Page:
[327 U.S. 661, 662] Mr.Paul R. Conaghan, of Chicago, Ill., for petitioner.
Mr. Robert L. Stern, of Washington, D.C., for The United States, as amicus curiae, by special leave of Court.
Mr. John H. Gately, of Chicago, Ill., for respondents.
Mr. Justice RUTLEDGE delivered the op nion of the Court.
We adhere to our decision rendered in the opinion filed after the first argument. 325 U.S. 711 , 65 S.Ct. 1282.1 That opinion [327 U.S. 661, 663] expressly refrained from undertaking to make a definitive statement of what might be sufficient evidence of the collective agent's authority either to settle finally the aggrieved individual employee's claims or to represent him exclusively before the Adjustment Board. We do not attempt to do so now. For whether the collective agent has such authority is a question which may arise in many types of situations involving the grievances either of members of the union or of nonmembers, or both, and necessarily therefore no allinclusive rule can be formulated for all such situations. But neither does this mean that an equally all-exclusive rule must be followed, namely, that authority can be given or shown only in some particular way.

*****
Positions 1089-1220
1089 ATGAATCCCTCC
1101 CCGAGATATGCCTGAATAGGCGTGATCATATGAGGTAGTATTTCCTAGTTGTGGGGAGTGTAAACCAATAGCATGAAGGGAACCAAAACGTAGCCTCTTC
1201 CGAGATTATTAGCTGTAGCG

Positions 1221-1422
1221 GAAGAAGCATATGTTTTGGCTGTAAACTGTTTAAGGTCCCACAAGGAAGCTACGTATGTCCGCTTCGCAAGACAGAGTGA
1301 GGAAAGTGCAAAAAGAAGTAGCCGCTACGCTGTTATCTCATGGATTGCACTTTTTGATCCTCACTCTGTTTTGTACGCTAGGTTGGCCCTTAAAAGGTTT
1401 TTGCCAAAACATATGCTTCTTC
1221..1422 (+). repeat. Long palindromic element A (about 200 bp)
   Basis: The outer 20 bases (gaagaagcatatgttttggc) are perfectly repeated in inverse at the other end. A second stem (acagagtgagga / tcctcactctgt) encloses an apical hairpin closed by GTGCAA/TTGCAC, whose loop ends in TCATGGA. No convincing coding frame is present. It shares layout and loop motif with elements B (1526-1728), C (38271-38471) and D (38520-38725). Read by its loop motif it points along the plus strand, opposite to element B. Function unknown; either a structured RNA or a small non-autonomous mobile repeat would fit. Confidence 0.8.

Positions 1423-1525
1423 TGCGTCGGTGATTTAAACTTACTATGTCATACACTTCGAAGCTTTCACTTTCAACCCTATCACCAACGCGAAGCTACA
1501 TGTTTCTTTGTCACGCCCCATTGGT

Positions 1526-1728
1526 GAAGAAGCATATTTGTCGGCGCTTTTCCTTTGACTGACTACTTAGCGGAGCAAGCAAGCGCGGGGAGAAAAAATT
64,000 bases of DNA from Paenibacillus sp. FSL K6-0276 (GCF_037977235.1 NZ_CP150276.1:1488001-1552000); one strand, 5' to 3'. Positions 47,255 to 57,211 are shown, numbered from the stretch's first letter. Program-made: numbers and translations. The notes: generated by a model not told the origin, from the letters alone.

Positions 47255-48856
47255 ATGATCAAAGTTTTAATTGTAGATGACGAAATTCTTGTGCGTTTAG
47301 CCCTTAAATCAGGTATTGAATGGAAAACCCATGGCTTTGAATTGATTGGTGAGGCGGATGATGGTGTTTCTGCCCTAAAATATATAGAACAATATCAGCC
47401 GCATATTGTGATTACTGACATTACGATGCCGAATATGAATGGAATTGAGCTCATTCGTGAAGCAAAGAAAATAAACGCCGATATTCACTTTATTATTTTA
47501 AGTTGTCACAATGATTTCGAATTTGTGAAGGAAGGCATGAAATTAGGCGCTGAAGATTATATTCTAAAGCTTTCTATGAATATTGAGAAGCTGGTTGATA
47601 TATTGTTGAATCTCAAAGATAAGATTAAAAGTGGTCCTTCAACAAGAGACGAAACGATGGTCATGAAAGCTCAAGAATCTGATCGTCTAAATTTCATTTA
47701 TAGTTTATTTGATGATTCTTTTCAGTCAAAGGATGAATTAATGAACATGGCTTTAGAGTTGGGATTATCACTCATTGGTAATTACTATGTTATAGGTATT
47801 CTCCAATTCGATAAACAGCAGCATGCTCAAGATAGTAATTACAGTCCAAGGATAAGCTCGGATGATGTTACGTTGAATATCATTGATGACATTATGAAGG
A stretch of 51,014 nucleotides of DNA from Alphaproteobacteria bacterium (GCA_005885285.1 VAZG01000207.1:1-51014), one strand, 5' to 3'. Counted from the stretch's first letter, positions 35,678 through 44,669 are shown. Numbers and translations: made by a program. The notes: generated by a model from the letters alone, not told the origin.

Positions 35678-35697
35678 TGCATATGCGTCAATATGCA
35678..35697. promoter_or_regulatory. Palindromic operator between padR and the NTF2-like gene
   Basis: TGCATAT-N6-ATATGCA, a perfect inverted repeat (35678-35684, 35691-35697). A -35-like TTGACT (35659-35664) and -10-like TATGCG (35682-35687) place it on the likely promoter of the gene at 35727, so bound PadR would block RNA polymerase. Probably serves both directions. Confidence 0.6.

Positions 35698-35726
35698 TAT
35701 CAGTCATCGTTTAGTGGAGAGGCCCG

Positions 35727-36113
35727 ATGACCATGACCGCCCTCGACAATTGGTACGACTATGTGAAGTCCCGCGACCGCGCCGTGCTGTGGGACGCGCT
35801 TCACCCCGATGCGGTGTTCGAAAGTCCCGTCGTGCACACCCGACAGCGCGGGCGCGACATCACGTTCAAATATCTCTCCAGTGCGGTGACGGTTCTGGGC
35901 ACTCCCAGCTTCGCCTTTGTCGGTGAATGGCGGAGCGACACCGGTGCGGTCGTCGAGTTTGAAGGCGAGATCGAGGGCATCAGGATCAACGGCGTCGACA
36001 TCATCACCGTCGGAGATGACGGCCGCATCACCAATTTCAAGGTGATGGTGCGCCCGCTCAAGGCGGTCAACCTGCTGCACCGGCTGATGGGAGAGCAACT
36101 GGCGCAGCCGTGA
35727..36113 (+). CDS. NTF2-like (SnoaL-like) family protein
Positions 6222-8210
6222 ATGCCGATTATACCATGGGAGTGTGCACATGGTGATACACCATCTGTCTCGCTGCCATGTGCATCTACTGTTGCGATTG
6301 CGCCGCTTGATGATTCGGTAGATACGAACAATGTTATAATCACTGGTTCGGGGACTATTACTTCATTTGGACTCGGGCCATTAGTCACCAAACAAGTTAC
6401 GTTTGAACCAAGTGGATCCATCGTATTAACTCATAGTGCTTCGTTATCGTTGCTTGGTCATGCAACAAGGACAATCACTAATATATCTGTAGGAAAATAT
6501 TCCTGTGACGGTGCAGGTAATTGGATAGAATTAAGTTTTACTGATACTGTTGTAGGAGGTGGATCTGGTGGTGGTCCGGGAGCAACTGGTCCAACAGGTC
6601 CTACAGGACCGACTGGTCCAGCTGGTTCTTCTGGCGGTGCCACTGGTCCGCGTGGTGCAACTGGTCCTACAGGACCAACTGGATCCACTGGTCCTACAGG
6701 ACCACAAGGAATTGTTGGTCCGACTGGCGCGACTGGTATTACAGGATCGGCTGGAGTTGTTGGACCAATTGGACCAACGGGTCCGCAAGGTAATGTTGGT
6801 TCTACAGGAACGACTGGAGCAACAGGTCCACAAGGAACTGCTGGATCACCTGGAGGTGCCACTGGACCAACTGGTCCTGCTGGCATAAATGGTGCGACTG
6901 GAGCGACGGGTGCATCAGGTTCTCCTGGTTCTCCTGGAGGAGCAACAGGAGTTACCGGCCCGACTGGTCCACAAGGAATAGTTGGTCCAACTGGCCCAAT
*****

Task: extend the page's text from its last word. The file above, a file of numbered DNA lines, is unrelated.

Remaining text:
The question whether the collective agent has authority, in the two pertinent respects, does not turn on technical agency rules such as apply in the simple, individualistic situation where P deals with T through A about the sale of Blackacre. We are dealing here with problems in a specialized field, with a long background of custom and practice in the railroad world. And the fact that 3 First (i), 45 U.S.C.A. 153, subd. 1(i) provides that disputes between carriers and their employees arising out of grievances or out of the interpretation or application of agreements concerning rates of pay, rules or working conditions 'shall be handled in the usual manner' up to and including the chief operating officer of the carrier, indicates that custom and usage may be as adequate a basis of authority as a more formal authorization for the union, which receives a grievance from an employee for handling, to represent him in settling it or in proceedings before the Board for its determination.